Disruptive forces are set to radically transform financial services over the next decade. Traditional players are being asked fundamental questions about how to respond to the emergence of nimble and agile competitors and how to thrive in a disrupted world.
But how can financial services brands respond to these challenges? I recently attended a talk at the German Symposium at the LSE with Urs Rohner, Board Chairman of Credit Suisse. Rohner noted that trying to drive truly disruptive innovation within an organisation is akin to letting ‘inmates run the asylum. So how should financial services providers best drive innovation?
Internal innovators are often so enmeshed with their company’s ways of doing things that innovative ideas and solutions are constrained within the invisible box that is corporate culture. Therefore some firms are looking further afield, to incubators and accelerators in the hope they might help them to gain sustainable competitive advantage. Here are 3 great examples of firms doing just that:
Barclays Techstars Accelerator Programme
Barclay’s accelerator programme focuses on the exploding fin-tech sector and has already established four locations in New York, London, Cape Town and Tel Aviv. The 13-week intensive programme is designed to accelerate the progress of chosen start-ups by supporting them with business mentors, funds, a strong network and access to Barclays’ technology. Startups that have made the cut so far are as diverse as GUST Pay, a firm that produces NFC wristbands and smartphone apps that facilitate cashless payment at festivals to Crowdestates, a peer-to-peer lending platform for mortgage deposits.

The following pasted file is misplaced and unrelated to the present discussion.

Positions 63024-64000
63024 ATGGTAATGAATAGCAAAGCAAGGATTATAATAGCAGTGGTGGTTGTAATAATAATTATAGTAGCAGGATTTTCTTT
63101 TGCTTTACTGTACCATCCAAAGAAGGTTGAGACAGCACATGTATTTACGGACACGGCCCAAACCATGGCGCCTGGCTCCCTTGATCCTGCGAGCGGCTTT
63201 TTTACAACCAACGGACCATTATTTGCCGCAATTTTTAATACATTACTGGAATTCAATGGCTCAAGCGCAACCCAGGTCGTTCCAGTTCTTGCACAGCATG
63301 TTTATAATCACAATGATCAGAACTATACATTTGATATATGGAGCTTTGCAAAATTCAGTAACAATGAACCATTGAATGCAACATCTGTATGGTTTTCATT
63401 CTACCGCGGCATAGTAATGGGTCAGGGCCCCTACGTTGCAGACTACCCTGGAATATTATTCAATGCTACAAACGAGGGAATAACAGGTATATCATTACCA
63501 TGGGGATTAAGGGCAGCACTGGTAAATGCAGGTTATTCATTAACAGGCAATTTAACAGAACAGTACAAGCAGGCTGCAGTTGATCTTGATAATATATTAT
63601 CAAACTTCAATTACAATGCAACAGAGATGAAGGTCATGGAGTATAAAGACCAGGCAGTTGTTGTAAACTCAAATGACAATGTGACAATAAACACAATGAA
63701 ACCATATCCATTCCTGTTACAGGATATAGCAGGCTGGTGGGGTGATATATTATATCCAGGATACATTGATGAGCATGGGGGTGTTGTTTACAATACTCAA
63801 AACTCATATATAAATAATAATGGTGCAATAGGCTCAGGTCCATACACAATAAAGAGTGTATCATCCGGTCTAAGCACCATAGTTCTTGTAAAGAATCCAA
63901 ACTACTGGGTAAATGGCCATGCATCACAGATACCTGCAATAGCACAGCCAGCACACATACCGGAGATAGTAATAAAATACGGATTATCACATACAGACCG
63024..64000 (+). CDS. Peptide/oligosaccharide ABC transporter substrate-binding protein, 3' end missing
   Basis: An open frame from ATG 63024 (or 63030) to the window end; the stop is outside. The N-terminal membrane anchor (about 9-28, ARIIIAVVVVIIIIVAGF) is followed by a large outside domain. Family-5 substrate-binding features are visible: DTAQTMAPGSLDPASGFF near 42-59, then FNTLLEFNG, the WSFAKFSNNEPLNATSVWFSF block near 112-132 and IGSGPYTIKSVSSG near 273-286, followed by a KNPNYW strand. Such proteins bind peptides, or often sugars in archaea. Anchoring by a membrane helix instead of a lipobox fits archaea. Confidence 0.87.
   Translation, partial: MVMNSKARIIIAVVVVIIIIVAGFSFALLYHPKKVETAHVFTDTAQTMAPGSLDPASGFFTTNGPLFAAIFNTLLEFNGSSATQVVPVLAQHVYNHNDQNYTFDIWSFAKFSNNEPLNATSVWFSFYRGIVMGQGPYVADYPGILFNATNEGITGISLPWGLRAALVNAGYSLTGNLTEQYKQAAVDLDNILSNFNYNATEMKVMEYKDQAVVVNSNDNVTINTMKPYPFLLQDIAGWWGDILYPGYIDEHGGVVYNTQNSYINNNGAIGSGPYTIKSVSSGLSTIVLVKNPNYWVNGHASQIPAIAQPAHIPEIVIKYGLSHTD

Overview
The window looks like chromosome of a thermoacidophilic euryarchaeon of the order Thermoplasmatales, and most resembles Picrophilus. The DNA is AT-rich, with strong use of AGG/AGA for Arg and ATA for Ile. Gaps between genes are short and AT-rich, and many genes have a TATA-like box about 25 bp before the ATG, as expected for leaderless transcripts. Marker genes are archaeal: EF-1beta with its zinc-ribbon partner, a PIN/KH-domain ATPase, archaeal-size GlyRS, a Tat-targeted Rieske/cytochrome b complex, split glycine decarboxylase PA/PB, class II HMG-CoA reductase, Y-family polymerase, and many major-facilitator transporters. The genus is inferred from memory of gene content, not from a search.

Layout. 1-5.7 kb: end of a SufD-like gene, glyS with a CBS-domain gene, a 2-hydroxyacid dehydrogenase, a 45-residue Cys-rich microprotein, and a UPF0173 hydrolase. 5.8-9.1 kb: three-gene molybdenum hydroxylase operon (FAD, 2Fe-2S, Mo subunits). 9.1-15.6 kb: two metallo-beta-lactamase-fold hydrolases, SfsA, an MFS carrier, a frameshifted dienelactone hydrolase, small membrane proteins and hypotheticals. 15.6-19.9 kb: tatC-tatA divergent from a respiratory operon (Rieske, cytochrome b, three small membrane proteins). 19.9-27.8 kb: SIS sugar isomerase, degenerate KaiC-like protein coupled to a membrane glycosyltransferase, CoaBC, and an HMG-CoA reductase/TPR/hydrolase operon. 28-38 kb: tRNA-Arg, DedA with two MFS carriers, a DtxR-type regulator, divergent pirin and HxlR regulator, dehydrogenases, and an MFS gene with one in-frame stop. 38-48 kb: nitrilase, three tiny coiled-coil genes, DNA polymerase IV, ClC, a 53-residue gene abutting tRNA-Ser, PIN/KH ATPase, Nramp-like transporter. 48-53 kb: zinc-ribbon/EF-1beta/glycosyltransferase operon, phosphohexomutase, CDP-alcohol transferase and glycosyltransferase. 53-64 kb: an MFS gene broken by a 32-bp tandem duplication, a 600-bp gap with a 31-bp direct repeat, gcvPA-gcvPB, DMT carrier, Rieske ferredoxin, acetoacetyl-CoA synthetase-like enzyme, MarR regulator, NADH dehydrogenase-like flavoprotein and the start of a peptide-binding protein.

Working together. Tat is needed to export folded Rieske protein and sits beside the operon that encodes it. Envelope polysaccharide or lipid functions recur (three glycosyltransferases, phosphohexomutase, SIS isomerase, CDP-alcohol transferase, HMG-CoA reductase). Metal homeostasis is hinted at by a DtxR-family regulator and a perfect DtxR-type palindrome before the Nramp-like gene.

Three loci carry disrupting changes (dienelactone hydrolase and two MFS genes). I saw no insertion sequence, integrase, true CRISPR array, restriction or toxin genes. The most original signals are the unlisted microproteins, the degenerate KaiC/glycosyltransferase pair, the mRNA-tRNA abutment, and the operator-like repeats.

Wells Fargo Startup Accelerator
The US bank offers start-ups and small businesses access to its network, resources and up to $500, 000 of funding though this twice yearly programme. Unlike many firms that run incubators and accelerators, Wells Fargo takes a minority equity stake in the successful startup. Alumni of Wells Fargo’s startup accelerator include Kasisto, which helps financial services providers add virtual personal assistants to their mobile offerings, and Eye Verify, which provides technology to enable customers to open apps and make payments through their biometric information.
Standard Chartered’s SuperCharger Fintech Accelerator
Standard Chartered Bank has also jumped on the accelerator band-wagon. Rather than opening its own accelerator the bank has clubbed together with Baidu, China’s leading search engine, and TusPark Global Network, to run Supercharger, a 12-week accelerator programme for fintech companies. The international banking group is also investing in internal innovation initiatives, having recently opened up a new innovation lab in Singapore.
As these examples illustrate, financial institutions are recognising and adapting to the rapid change within the financial services industry. Incubator and accelerator programmes are proving to be an effective way of keeping pace with the market and disruptive forces. It will be interesting to observe how incubator and accelerator programmes such as these develop in the future. Will they be the silver bullet that many financial services providers expect them to be? Leave your thoughts in the comments section below.